(Revised, Updated 5 Nov. 2018, first published in The Bison 8 Nov. 2017)
Roughly a year after the sexual assault allegations against Hollywood executive Harvey Weinstein hit the mainstream news, the arts world is still feeling the after effects.
Harvey Weinstein has been one of the most influential men in Hollywood, as the (now former) executive of Miramax.
His name shows in the credits of numerous films and television shows including: Lord of the Rings: The Two Towers, Shakespeare In Love, and The King’s Speech.
According to the BBC, the New York Times published an article on Oct. 5, 2017 “detailing decades of allegations of sexual harassment against Harvey Weinstein.”
The L.A. Times reported the Motion Picture Academy voted to remove Weinstein from their membership less than a week after the New York Times article was published.
By the start of Nov. 2017, the number of accusations against him had mounted to the dozens.
On Nov. 3 2017, L.A. Times published a piece that quoted NYPD chief of detectives, Robert Boyce saying that if Weinstein were in New York and the case wasn’t about events from 7 years prior, they would have considered the evidence they had as enough to arrest Weinstein.
According to CNN, in May 2018, “Weinstein turn[ed] himself in to authorities and [was] arrested, charged with rape, committing a criminal sex act, sexual abuse and sexual misconduct.”
But a year later, it now seems that the case against Weinstein may be dismissed.
According to an Associated Press article published by NBC last Monday, “The former Hollywood producer’s attorneys singled out police Detective Nicholas DiGaudio — whose alleged witness coaching led prosecutors to abandon part of the case last month — as they renewed their push to have five remaining counts dismissed.”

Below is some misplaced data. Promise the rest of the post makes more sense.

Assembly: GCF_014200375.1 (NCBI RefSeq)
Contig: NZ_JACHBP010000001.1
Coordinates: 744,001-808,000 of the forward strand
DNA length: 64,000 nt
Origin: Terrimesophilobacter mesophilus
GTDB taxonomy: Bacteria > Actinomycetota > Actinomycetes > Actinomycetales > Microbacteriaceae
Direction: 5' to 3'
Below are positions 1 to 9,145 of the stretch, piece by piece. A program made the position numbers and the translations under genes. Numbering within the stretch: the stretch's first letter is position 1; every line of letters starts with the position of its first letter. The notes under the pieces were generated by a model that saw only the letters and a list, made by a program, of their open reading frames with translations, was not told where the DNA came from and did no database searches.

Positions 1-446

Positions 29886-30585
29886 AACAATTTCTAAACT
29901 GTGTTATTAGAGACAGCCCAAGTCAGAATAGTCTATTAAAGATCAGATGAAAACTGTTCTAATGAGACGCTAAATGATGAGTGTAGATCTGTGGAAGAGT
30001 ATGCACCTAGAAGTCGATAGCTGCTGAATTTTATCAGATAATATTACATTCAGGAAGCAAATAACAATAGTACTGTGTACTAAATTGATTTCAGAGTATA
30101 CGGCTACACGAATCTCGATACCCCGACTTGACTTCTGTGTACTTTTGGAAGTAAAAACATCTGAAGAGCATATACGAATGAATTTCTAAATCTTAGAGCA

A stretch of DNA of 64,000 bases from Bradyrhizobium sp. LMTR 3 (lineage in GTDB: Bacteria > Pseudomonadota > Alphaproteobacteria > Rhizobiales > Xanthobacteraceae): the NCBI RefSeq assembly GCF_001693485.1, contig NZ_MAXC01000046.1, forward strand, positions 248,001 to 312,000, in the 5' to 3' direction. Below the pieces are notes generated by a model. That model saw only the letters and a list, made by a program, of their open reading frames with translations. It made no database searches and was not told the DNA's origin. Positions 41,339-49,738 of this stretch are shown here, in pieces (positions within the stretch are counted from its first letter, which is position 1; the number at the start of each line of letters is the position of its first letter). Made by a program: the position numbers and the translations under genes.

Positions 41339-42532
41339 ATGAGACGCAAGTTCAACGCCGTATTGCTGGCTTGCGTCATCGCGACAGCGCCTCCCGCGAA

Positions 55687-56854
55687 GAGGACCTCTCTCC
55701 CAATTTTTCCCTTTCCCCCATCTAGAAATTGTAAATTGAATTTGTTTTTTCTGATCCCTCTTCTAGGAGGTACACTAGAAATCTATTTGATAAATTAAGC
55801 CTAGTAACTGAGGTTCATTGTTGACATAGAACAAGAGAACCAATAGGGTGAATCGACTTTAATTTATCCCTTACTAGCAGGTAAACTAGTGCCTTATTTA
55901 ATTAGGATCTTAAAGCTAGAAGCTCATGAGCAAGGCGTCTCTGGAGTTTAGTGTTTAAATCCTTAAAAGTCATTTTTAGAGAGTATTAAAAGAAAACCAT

Unfortunately, stories like this are not uncommon, not only in the arts but on college campuses.
According to RAINN (Rape, Abuse & Incest National Network), almost 1 of 4 undergraduate women, and more than 1of 20 undergraduate men, have experienced rape or sexual assault.
“Only 20% of female student victims, age 18-24, report to law enforcement,” RAINN reports.
The percentage of reported cases that result in charges and convictions are even lower.
However, as bleak as these statistics sound and are, these situations are not hopeless.
Many universities have policies in place in an effort to prevent sexual assault and sexual harassment and to protect their students and employees.
Oklahoma Baptist University’s protective policies can be found in the student handbook, The Green Book.
Numerous resources are available to students, both for their protection, and to help students who have experienced sexual assault find hope and healing.
These resources include the OBU Campus Police 405.878.6000; the Shawnee Police 911 or 405.273.2121.
The Kemp Marriage and Family Therapy clinic is another source for students.
According to OBU’s Green Book, “[University Counseling] offers free, confidential services for students at any time during the recovery process.”
The counseling office can be contacted by phone at 405.585.5260
Other campus resources include the Dean of Students office 405.585.5250, Campus Nurse, 405.585.5263 and the Title IX Coordinator, Mike Johnson 405.585.5130.
National resources for prevention and help are also available to the OBU community, including the National Sexual Assault Hotline, 800.656.HOPE; and the National Sexual Violence Resource Center.
Project Safe is a local non-profit organization that also offers assistance to and resources.
According to their webpage, “We provide services to victims of domestic violence, sexual assault, and staking to men, women, and children.”
The ongoing Harvey Weinstein investigation serves as an important reminder of why sexual assault prevention is necessary, and that even in the darkest of places, there can still be hope.